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JONATHAN KRAATZ
Executive Director
North Texas Chapter Green Building Council
• Volunteer at organizations like the United States Green Building Council (USGBC). The USGBC has chapters in most large metropolitan areas. The American Institute of Architecture is also a good place to find information.
• Updates in building code will drive new jobs in green building. Cities are adopting stricter building green building codes. Many cities now require LEED (Leadership in Energy and Environmental Design) ratings for new city-owned construction projects.
• The ability to find the ROI (Return on Investment) for a project is a very valuable skill in the green building industry.
The U.S Green Building Council is a national non-profit organization that works to promote sustainability in how buildings are designed, built, and operated. The North Texas chapter of the (USGBC) is located in the Dallas/Fort Worth area and is led by Executive Director Jonathan Kraatz.
CHRISTINE CHAPA
Communications Director
Solar San Antonio
• San Antonio is a hotspot for solar and other types of renewable energy. Texas is one of the top states for solar energy production.
• The Alamo Colleges and the University of Texas at San Antonio have created alternative energy programs, including a program for solar installers.
• The Texas Solar Energy Society is a great place to look for job and networking opportunities. This organization hosts the Renewable Energy Roundup and Sustainable Living Fair, a three day event that might be the best solar networking opportunity in Texas.
Solar San Antonio is a non-profit that works to educate San Antonio's public, goverment, and business communities on the benefits of solar energy. The organization hosts events, provides information about solar rebates, and offers training and job information.
J.D. PORTER
President
Zero Waste Alliance
• Recycling is about markets. You need to understand how markets can use recycled material in order to understand recycling.
• Policy is very important to recycling. An educational background in policy can be useful.
JONATHAN KRAATZ
Executive Director
North Texas Chapter Green Building Council
• Volunteer at organizations like the United States Green Building Council (USGBC). The USGBC has chapters in most large metropolitan areas. The American Institute of Architecture is also a good place to find information.
• Updates in building code will drive new jobs in green building. Cities are adopting stricter building green building codes. Many cities now require LEED (Leadership in Energy and Environmental Design) ratings for new city-owned construction projects.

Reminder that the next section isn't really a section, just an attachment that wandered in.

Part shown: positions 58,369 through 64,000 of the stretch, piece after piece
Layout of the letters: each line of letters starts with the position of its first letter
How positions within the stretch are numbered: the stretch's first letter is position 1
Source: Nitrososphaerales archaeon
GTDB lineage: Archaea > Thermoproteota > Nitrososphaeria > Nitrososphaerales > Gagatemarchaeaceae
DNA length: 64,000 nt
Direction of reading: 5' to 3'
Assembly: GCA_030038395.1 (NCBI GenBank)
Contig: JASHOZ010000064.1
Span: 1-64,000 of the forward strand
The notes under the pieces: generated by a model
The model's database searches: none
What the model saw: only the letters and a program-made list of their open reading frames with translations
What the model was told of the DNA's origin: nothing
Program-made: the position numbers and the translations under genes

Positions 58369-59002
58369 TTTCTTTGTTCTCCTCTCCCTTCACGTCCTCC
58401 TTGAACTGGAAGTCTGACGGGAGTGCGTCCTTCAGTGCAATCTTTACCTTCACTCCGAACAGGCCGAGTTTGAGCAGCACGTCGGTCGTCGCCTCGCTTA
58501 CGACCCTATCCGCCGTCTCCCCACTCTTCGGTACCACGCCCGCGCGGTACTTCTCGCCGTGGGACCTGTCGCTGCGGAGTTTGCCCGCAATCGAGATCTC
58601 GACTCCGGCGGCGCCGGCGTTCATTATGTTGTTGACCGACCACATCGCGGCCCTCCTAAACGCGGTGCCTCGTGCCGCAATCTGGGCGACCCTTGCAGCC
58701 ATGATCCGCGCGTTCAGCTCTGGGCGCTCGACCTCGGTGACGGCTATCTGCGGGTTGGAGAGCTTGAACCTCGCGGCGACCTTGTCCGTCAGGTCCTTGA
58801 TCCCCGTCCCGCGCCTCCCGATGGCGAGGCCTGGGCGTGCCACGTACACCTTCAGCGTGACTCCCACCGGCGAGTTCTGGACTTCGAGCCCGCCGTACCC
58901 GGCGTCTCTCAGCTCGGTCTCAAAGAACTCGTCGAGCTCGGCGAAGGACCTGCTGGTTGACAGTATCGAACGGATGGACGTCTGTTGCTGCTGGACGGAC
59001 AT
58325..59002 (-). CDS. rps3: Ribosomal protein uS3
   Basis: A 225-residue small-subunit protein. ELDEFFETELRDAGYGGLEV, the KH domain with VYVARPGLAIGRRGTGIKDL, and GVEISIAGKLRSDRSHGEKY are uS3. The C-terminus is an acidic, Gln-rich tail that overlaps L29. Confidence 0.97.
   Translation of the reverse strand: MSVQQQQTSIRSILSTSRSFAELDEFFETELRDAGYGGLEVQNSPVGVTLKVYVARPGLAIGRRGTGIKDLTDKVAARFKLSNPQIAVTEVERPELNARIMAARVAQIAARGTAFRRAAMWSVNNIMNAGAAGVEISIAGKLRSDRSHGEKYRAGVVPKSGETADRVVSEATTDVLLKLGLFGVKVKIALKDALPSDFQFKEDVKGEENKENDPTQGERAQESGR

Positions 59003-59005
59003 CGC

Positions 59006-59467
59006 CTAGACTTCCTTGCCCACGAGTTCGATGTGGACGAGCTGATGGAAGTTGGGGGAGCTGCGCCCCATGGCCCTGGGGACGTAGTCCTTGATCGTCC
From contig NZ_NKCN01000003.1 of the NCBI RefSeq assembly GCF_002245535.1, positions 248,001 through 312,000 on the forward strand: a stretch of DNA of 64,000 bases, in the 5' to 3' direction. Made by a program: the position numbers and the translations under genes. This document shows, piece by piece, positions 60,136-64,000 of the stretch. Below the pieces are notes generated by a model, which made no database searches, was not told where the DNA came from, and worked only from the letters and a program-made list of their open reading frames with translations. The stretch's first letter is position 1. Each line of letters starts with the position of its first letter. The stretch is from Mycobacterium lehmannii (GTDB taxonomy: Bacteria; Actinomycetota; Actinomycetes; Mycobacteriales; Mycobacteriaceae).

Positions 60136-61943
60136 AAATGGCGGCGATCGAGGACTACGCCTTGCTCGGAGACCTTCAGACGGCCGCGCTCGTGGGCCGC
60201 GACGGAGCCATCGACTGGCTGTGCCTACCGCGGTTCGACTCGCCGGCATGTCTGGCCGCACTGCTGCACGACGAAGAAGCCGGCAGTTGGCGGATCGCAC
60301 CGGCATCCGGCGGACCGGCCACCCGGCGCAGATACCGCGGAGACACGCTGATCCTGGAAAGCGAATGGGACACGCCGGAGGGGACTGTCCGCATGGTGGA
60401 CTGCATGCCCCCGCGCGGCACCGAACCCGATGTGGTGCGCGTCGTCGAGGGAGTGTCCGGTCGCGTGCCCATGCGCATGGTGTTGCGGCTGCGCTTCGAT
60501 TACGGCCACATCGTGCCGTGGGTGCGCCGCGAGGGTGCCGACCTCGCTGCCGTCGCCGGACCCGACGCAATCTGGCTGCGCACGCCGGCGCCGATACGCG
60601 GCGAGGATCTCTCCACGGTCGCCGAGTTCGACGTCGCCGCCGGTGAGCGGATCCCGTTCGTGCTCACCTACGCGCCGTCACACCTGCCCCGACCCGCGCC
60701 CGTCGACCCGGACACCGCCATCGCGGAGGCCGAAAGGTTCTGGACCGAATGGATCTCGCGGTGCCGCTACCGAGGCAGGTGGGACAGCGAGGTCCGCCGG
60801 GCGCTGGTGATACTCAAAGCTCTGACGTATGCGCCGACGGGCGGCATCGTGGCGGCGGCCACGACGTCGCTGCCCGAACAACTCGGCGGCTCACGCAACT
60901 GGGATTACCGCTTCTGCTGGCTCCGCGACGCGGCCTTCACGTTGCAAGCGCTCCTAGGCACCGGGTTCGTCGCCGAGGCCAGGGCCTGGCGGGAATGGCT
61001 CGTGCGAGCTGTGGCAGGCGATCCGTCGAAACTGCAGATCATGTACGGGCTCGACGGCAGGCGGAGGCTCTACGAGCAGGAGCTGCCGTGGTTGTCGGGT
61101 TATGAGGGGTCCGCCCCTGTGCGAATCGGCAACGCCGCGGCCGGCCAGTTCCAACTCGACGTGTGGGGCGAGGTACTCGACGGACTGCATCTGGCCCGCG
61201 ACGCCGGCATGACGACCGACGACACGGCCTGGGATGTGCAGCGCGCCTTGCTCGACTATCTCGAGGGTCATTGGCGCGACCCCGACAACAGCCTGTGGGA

• The ability to find the ROI (Return on Investment) for a project is a very valuable skill in the green building industry.
The U.S Green Building Council is a national non-profit organization that works to promote sustainability in how buildings are designed, built, and operated. The North Texas chapter of the (USGBC) is located in the Dallas/Fort Worth area and is led by Executive Director Jonathan Kraatz.
ANNE CULVER
Executive Director
Scenic Houston
• Green tech is a growth industry in Houston. The petrochemical industry is heavily invested in alternative forms of energy and will continue to create green jobs with research facilities in Houston.
• Business in Houston is recognizing the economic value of trees, green landscaping and clean air. Businesses want to locate in a clean attractive environment and this will create new jobs.
• Look to the Houston Green Scene (houstongreenscene.org) for networking opportunities.
Groups like Scenic Houston represent a unique niche in the environmental movement. Scenic Houston incorporates more business support than most green movement organizations. With lax zoning law and strong free enterprise support, Houston developed a concrete and billboard freeway landscape that was both unattractive and unhealthy.

As executive director of Scenic Houston, Anne Culver leads an organization that has improved and beautified Houston with trees and landscaping. With the exception of the billboard industry, Houston businesses are recognizing the economic value of landscaping, trees, and controlled use of signage. Attractive places attract new business, better employees, and more jobs.

Green jobs in Houston will continue to be centered around the petrochemical (oil) industry. After ecological disasters like the BP Gulf oil spill, petrochemical companies need the positive press that investment in green industry creates. Energy companies will need to transition to new and hopefully greener forms of energy as oil supplies dwindle. This should substantially drive the growth of green technologies and green jobs in Houston.
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